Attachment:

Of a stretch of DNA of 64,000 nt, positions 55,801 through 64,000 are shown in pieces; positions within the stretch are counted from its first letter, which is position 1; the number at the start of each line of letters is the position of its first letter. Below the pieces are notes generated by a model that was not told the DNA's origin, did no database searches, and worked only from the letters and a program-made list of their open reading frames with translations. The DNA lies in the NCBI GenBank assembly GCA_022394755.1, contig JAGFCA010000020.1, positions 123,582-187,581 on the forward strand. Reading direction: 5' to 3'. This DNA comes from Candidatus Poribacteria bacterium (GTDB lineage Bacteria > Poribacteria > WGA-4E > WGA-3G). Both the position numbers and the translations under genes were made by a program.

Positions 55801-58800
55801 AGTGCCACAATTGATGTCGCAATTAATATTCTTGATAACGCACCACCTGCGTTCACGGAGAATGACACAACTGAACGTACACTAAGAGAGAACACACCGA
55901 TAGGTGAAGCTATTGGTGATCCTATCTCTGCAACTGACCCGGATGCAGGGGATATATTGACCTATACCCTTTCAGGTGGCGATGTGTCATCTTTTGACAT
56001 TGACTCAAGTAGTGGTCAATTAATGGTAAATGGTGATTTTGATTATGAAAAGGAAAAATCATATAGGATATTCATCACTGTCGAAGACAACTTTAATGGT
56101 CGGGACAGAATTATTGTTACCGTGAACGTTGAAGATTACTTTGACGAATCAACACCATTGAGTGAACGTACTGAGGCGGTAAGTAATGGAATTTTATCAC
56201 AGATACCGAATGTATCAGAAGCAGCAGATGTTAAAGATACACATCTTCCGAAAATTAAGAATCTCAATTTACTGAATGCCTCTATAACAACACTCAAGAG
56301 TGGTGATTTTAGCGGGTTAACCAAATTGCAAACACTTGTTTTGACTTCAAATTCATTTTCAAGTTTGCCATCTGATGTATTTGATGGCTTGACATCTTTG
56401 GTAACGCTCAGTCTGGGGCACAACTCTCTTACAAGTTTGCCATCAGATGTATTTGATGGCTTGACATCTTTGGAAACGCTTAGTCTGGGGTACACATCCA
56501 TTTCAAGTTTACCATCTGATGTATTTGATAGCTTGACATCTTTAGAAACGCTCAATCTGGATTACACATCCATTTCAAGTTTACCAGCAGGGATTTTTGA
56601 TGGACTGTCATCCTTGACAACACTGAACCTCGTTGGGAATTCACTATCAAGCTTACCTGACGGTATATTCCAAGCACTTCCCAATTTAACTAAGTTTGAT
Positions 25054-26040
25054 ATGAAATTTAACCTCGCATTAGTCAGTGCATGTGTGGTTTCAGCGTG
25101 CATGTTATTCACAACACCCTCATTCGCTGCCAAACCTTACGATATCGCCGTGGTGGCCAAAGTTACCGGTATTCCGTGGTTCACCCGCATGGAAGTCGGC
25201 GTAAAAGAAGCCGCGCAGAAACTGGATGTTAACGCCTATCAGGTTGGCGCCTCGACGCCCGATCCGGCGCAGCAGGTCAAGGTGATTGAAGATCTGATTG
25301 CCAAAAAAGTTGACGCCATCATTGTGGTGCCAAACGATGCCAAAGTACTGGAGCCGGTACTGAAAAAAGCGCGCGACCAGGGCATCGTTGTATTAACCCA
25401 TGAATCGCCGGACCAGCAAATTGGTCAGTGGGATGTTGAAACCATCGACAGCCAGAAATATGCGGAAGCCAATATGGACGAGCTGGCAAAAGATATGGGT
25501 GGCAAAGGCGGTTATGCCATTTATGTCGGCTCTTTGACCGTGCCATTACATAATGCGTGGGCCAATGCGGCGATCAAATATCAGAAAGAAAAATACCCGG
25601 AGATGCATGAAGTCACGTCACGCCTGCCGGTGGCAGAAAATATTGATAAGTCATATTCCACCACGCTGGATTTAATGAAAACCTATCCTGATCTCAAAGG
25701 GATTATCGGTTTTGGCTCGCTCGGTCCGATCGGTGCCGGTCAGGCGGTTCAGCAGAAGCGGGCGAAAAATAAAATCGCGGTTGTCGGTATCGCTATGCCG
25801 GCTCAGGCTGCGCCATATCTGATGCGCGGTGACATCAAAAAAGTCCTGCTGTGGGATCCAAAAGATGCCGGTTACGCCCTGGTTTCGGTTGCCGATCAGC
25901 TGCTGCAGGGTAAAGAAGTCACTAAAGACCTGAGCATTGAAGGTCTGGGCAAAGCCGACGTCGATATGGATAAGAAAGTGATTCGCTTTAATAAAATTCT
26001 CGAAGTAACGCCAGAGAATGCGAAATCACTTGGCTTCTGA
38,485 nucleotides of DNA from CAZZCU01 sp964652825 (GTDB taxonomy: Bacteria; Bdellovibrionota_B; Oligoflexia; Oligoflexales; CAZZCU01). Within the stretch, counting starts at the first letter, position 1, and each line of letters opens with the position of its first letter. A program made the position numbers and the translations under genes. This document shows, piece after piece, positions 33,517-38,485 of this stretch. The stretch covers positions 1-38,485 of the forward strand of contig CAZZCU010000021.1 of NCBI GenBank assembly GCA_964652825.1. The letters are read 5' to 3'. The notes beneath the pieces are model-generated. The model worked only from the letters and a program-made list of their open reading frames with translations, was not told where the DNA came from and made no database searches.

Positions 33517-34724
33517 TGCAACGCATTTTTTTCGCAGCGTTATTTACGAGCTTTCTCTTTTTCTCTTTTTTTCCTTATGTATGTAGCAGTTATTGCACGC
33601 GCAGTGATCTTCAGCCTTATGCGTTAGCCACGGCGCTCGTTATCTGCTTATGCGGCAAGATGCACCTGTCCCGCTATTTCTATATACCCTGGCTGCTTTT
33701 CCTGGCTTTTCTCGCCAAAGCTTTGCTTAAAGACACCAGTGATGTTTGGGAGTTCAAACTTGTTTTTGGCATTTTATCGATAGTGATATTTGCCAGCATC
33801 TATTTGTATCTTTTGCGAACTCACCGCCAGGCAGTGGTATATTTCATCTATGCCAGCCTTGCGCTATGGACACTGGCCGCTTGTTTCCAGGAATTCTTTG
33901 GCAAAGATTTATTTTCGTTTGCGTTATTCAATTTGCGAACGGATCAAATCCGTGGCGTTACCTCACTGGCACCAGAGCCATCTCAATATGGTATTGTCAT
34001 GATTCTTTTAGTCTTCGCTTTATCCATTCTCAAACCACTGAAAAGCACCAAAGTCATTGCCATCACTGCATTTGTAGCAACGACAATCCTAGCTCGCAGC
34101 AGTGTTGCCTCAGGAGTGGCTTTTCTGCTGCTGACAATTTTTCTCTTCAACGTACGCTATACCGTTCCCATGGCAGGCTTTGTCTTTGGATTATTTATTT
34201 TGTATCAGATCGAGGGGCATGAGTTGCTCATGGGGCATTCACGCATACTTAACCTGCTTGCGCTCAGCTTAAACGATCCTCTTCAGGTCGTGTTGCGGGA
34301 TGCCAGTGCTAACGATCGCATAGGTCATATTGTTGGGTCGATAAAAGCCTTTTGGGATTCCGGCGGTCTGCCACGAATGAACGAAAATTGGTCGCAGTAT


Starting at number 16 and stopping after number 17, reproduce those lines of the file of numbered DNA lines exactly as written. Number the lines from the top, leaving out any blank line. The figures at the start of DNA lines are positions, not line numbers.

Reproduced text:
25301 CCAAAAAAGTTGACGCCATCATTGTGGTGCCAAACGATGCCAAAGTACTGGAGCCGGTACTGAAAAAAGCGCGCGACCAGGGCATCGTTGTATTAACCCA
25401 TGAATCGCCGGACCAGCAAATTGGTCAGTGGGATGTTGAAACCATCGACAGCCAGAAATATGCGGAAGCCAATATGGACGAGCTGGCAAAAGATATGGGT